CHARLESTON, W.Va. -- At least seven people were injured, four of them very seriously, after an explosion at a hydraulic fracturing operation at a gas well drilling pad in Doddridge County early Sunday morning, according to emergency officials.
Pat Heaster, the Doddridge County director of emergency services, said that four workers had potentially life-threatening burns. Those four were transferred to United Hospital Center in Bridgeport and then flown to West Penn Burn Center in Pittsburgh.
Heaster said that at least three, and possibly four, others were taken to area hospitals in private vehicles.
Kevin Kilstrom, an executive with Antero Resources, which owns the well, said that a total of five workers were eventually flown to the burn center in Pittsburgh.
A Doddridge County 911 dispatcher had earlier said that a total of eight people were injured in the explosion.
The names and conditions of the injured workers have not been released.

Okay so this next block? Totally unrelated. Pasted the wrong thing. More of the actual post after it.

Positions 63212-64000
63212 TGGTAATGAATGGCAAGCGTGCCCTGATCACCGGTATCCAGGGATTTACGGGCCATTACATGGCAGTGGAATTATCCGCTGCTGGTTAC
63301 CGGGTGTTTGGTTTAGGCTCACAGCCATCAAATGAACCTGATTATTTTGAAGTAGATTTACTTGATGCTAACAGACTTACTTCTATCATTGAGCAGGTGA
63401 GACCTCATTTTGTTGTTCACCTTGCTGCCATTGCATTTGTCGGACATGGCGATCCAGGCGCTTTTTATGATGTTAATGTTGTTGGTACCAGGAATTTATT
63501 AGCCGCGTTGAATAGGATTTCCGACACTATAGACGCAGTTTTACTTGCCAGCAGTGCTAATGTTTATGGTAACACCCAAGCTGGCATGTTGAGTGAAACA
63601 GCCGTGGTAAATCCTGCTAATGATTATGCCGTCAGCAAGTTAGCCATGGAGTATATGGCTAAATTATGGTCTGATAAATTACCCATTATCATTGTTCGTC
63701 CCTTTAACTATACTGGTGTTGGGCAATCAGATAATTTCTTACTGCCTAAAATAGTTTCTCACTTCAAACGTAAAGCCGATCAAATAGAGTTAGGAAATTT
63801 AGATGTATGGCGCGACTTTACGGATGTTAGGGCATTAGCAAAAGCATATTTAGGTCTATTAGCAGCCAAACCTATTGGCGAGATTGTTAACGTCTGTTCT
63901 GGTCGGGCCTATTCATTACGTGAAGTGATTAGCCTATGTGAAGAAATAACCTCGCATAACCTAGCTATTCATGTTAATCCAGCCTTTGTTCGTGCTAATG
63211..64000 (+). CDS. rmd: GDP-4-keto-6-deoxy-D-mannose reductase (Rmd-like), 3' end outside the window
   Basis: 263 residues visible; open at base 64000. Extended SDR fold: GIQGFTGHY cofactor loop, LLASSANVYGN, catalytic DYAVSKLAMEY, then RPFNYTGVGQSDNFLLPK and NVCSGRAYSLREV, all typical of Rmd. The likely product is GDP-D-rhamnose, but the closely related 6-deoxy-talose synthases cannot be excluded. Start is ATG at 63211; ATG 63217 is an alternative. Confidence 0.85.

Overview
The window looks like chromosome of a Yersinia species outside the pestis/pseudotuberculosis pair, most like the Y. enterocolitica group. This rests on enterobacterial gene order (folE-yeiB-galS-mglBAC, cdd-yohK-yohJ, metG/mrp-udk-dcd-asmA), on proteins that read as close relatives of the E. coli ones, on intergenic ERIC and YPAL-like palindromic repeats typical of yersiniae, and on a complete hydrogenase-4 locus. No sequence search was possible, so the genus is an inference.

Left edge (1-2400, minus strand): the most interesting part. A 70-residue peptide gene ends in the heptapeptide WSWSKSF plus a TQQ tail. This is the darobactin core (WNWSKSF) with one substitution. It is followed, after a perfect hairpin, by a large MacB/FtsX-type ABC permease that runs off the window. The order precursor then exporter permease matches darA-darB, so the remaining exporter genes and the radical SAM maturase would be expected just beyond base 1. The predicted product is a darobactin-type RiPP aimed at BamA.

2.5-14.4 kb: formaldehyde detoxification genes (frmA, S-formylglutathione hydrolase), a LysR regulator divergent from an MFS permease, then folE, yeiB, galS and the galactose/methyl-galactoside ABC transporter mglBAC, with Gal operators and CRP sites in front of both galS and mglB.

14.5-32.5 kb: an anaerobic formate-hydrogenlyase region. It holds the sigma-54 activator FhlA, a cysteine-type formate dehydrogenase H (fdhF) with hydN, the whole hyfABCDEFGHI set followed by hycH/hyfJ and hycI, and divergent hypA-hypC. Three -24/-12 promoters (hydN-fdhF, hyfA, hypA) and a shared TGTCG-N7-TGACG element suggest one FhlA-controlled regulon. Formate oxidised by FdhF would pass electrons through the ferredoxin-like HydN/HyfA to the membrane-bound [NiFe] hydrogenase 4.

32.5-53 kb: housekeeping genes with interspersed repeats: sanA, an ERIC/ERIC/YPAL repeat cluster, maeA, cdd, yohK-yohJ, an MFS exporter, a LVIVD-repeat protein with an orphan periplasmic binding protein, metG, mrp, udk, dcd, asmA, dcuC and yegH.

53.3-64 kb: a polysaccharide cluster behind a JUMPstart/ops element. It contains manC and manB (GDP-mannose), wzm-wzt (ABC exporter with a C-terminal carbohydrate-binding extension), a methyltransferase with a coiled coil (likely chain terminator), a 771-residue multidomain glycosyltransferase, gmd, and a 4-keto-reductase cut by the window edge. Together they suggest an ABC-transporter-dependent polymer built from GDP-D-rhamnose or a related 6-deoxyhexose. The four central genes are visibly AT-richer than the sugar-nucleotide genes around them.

Randy Trent, the chief of the Bancs Volunteer Fire Department, said that as they rushed to the scene Sunday morning they met victims being rushed to the hospital in private vehicles.
"We were probably five to six miles from the well site," Trent said. "On W.Va. Route 18, they were transporting people by personal vehicle to meet us."
The five workers flown to West Penn Burn Center did not work for Antero, but worked for three different contractors, Kilstrom said. Kilstrom would not release the names of the contractors. Heaster said that he saw Nabors Industries trucks on the scene, indicating that they were one of the contractors.
The explosion happened just before 4 a.m. Sunday at the Hinterer 2H well on the Ruddy Alt pad on Brushy Fork in New Milton, Kilstrom said. Kilstrom said there are three wells on the pad.
The explosion did not happen at the drilling rig itself, which wasn't damaged, but at a nearby operation, Heaster said.
"They were fracking a well and something exploded, either in the pump or around the pump," Heaster said.
Heaster said that they were pumping water down a well, part of the hydraulic fracturing process for recovering gas trapped in shale rock. He said that the tanks that recover the water and other materials after they return to the surface are what exploded.
"The holding tanks that they were pumping into, that's what exploded," Heaster said. "It was a supplementary operation to the drilling process, the wellhead was not involved."
Trent said that the fire was about 50 yards from the wellhead.
"Once we were on the scene the flames were never more than six to eight feet high," Trent said.